The three highest-ranked institutions for long-term benefit are pharmacy colleges in New York, Missouri and Massachusetts. The Albany College of Pharmacy and Health Sciences and the St. Louis College of Pharmacy are the only institutions appearing in the top 10 for both the 10-year and 40-year list, and over 40 years both provide median net present value nearly four times the median for all institutions. Rounding out the top 10 are four “usual suspects” -- Massachusetts Institute of Technology and Stanford, Harvard and Georgetown Universities -- along with Babson College.

If private, nonprofit institutions are overrepresented at the top of the list, the Georgetown study shows that the middle of the pack is inclusive, with representation from all sectors. And what about the bottom part of the rankings? The clearest path to a net present value under $300,000 over 40 years is to double major in cosmetology and printmaking at a rabbinical college.

So how valuable is the report? Regardless of how you feel about the report’s methodology and conclusions, it provides a valuable benefit with its list of 4,529 institutions. In my presentations I always include a question about how many colleges there are in the United States, with the common response being, “Nobody told us there was going to be a quiz.” For years I have used the number 3,000 as roughly the number of two-year and four-year colleges, but several years ago I did a presentation for alumni parents at the University of Richmond, and during the introduction the then vice president for enrollment quoted a much higher number in the 5,000 to 6,000 range.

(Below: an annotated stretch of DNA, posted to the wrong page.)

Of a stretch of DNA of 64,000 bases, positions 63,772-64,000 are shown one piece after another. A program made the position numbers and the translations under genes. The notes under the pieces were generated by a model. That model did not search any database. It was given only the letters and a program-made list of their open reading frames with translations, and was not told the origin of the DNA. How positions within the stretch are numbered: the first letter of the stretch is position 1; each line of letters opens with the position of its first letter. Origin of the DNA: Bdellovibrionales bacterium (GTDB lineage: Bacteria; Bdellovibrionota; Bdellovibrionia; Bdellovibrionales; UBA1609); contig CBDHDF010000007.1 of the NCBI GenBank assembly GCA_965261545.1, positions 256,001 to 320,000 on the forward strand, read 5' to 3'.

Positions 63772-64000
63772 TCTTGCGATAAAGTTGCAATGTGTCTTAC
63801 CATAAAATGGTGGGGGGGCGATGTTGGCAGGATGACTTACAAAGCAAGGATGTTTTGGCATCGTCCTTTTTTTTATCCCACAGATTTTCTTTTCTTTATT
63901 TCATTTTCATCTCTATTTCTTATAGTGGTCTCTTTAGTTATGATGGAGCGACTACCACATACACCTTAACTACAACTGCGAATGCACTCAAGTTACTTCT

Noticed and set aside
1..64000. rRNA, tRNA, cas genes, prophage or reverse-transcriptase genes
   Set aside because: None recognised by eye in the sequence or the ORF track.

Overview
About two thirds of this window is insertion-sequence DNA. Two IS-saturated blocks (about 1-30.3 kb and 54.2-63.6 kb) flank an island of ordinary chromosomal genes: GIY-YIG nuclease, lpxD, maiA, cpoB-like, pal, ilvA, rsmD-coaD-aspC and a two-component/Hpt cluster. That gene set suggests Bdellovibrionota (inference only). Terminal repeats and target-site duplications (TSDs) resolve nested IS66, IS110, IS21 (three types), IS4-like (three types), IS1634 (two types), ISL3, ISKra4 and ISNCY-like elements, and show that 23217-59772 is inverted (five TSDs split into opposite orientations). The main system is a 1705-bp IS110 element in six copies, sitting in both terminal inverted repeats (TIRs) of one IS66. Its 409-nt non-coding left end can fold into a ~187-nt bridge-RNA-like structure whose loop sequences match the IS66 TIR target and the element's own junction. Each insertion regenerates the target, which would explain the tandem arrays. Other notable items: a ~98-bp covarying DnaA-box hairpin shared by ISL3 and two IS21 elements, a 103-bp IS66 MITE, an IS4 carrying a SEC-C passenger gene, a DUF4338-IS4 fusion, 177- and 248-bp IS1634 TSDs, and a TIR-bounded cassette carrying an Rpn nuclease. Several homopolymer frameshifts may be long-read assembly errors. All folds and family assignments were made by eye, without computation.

According to the report, 34 percent of the 4,529 colleges are for-profit, and if you take those out you end up with a number close to 3,000 nonprofit institutions. Of those, 58 percent are public. More than a quarter of the colleges included in the report have fewer than 250 students. Most of them are short-term certificate programs for adult learners, and they are included in the study because of changes in federal law that make those attending such programs eligible for Pell Grants.

The data are a valuable contribution to the discussion about ROI and about ranking colleges. We can certainly question assumptions in the report such as that earnings over 10 years are an accurate proxy for future earnings, or that using a 2 percent interest rate in the formula is better than using the average historical returns for the stock market. The report itself reiterates the point made previously by Anthony Carnevale, director of the Georgetown center and one of the report’s authors, that future earnings have a stronger correlation to the academic program one pursues than the institution one attends. The art history majors graduating from Stanford probably don’t have earnings comparable to the engineers graduating from Stanford.

The report also acknowledges that a college education has nonmonetary benefits. The College Scorecard measures the value of a college education in terms of earnings, but the college experience provides other benefits that are not easily measured. We need to ensure that we attempt to measure what we value, not value what we can easily measure.